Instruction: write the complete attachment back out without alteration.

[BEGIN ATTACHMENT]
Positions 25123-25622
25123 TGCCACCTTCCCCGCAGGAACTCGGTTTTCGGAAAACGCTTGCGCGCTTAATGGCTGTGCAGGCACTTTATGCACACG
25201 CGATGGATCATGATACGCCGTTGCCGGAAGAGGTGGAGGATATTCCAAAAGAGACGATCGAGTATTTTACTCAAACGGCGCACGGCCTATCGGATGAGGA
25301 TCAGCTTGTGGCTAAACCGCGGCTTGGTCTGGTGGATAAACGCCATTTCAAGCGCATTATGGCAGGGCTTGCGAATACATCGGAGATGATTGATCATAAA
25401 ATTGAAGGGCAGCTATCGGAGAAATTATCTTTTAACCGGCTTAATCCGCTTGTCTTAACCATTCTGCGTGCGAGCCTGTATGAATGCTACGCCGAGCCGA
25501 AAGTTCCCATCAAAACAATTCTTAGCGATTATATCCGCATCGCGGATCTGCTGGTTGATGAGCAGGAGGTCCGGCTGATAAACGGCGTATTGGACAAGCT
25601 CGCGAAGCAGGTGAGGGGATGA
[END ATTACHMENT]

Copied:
Positions 25123-25622
25123 TGCCACCTTCCCCGCAGGAACTCGGTTTTCGGAAAACGCTTGCGCGCTTAATGGCTGTGCAGGCACTTTATGCACACG
25201 CGATGGATCATGATACGCCGTTGCCGGAAGAGGTGGAGGATATTCCAAAAGAGACGATCGAGTATTTTACTCAAACGGCGCACGGCCTATCGGATGAGGA
25301 TCAGCTTGTGGCTAAACCGCGGCTTGGTCTGGTGGATAAACGCCATTTCAAGCGCATTATGGCAGGGCTTGCGAATACATCGGAGATGATTGATCATAAA
25401 ATTGAAGGGCAGCTATCGGAGAAATTATCTTTTAACCGGCTTAATCCGCTTGTCTTAACCATTCTGCGTGCGAGCCTGTATGAATGCTACGCCGAGCCGA
25501 AAGTTCCCATCAAAACAATTCTTAGCGATTATATCCGCATCGCGGATCTGCTGGTTGATGAGCAGGAGGTCCGGCTGATAAACGGCGTATTGGACAAGCT
25601 CGCGAAGCAGGTGAGGGGATGA